Parental Performance Influences Genetic Neurodevelopmental Disability

Andres Moreno De Luca, MD Investigator and Resident Physician Autism & Developmental Medicine Institute Department of Radiology Geisinger Health System Danville, PA 17822 MedicalResearch.com Interview with:
Andres Moreno De Luca, MD
Investigator and Resident Physician
Autism & Developmental Medicine Institute
Department of Radiology Geisinger Health System
Danville, PA 17822

Medical Research: What is the background for this study? What are the main findings?

Response: The main finding of our study is that family background contributes to the variability in cognitive, behavioral, and motor performance seen in children with 16p11.2 deletions, and perhaps other genetic syndromes, and this may be attributed in part to genetic background effects.

In the general population the best predictor of a child’s outcomes in traits such as cognitive ability, height, BMI, etc. is the biparental mean performance in such domains and this is due in part to genetic background. For example, if a child’s parents have IQ scores of 130 and 110, it is expected that the child will have an IQ within 2 standard deviations of 120 (bi-parental mean). However, when studying individuals with genetic conditions, most researchers tend to overlook the influence of familial/genetic background on the affected child’s outcomes and commonly attribute the manifestations (or lack thereof) to the genetic mutation alone.

This creates confusion when studying children with neurodevelopmental disorders, such as autism, which show significant clinical variability, as some children with a specific genetic mutation (e.g. deletion 16p11.2) may have intellectual disability without autism, while other children with the same mutation may have autism without intellectual disability. Based on these observations, some researchers have argued that deletion 16p11.2 is incompletely penetrant. However, our study showed that the 16p11.2 deletion has a detrimental effect on cognitive and behavioral performance for all children, but the clinical status (affected vs. unaffected) and ultimate performance level is influenced by the parental performance.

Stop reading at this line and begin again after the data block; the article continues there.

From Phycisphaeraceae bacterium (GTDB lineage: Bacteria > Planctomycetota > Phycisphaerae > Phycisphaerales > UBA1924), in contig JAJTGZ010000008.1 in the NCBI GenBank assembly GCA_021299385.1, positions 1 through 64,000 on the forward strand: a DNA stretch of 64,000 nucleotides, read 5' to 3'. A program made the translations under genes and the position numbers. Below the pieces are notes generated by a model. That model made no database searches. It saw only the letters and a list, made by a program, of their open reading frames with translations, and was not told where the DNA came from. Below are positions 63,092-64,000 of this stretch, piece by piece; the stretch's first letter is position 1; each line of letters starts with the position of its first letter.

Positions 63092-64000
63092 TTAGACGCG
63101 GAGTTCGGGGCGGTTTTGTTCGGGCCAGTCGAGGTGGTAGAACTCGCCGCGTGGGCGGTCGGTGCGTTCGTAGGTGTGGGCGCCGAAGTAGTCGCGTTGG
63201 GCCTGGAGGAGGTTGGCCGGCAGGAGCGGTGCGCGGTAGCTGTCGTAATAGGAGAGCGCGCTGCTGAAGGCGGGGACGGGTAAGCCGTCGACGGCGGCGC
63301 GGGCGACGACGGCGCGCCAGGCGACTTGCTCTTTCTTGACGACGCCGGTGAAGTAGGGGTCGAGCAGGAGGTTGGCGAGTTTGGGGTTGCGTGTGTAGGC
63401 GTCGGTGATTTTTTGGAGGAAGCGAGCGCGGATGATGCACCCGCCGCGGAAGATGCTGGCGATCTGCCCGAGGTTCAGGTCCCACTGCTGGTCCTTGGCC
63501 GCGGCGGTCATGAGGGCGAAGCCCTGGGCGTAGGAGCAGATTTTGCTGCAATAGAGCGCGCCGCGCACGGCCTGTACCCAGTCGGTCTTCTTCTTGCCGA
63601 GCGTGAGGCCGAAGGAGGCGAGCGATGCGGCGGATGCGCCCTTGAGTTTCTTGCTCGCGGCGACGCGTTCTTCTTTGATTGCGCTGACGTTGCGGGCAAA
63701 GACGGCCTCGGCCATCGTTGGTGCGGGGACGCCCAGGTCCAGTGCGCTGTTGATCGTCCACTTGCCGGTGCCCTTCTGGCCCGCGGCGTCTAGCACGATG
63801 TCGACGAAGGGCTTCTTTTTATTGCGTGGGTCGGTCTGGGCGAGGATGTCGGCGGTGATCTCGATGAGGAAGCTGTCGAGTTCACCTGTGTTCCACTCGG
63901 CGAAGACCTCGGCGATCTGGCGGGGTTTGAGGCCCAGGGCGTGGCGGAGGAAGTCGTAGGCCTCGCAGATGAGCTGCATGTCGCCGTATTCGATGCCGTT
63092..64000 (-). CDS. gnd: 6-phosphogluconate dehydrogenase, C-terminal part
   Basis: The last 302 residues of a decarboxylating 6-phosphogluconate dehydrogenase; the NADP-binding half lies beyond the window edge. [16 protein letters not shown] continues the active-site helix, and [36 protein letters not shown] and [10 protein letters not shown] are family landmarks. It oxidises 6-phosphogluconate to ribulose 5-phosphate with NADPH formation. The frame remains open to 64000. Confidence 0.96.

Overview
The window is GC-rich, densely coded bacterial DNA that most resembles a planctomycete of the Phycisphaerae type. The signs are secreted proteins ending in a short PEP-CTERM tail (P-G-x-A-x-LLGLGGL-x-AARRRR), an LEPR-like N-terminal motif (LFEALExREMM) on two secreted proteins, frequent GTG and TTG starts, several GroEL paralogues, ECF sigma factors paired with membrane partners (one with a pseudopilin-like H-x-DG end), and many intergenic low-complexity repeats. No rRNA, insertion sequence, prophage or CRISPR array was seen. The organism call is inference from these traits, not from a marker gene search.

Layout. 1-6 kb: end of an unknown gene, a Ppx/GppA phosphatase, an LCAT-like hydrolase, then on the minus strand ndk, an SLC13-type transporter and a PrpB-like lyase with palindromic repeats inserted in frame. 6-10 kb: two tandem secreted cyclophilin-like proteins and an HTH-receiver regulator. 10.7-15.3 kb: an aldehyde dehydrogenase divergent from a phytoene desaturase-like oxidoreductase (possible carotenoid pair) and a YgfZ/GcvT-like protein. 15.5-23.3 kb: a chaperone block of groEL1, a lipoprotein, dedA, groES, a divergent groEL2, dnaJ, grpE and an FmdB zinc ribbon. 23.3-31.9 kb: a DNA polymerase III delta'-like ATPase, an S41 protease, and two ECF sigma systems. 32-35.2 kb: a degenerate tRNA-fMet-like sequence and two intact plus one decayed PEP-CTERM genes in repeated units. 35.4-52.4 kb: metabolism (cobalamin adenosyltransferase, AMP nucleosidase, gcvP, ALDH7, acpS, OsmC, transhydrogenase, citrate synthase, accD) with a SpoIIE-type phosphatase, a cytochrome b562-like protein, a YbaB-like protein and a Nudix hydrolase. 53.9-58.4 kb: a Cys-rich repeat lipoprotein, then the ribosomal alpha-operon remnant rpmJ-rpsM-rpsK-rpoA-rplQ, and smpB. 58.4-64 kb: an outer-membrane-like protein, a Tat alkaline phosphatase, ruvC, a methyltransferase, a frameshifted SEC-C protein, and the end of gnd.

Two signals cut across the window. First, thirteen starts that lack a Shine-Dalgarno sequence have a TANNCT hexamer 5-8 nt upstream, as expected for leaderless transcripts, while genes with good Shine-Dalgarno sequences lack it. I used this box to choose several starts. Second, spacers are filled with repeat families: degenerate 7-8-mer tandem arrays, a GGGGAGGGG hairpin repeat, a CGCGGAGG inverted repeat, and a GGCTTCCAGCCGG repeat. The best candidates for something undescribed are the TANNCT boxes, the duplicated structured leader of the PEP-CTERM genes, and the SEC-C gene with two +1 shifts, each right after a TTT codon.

Medical Research: What should clinicians and patients take away from your report?

Response: That we should take into account family background and the performance level of first-degree family relatives on multiple quantitative, heritable traits when studying individuals with neurodevelopmental disabilities. Assessing the level of functioning of unaffected family members can aid clinicians in the evaluation of children with neurodevelopmental disabilities by establishing a quantitative profile of strengths and weaknesses which can be used to determine a child’s expectations.

Medical Research: What recommendations do you have for future research as a result of this study?

Response: We recommend to obtain data and include first-degree family relatives on future studies of genetically-caused neurodevelopmental disorders to allow for intrafamilial analyses, which can provide valuable information regarding the effect size of the genetic variant of interest and the intraclass correlation between parents (or siblings) and proband.

Citation:

Moreno-De-Luca A, Evans DW, Boomer KB, et al. The Role of Parental Cognitive, Behavioral, and Motor Profiles in Clinical Variability in Individuals With Chromosome 16p11.2 Deletions. JAMA Psychiatry. Published online December 10, 2014. doi:10.1001/jamapsychiatry.2014.2147.

 

MedicalResearch.com Interview with:, & Andres Moreno De Luca, MD (2015). Parental Performance Influences Genetic Neurodevelopmental Disability MedicalResearch.com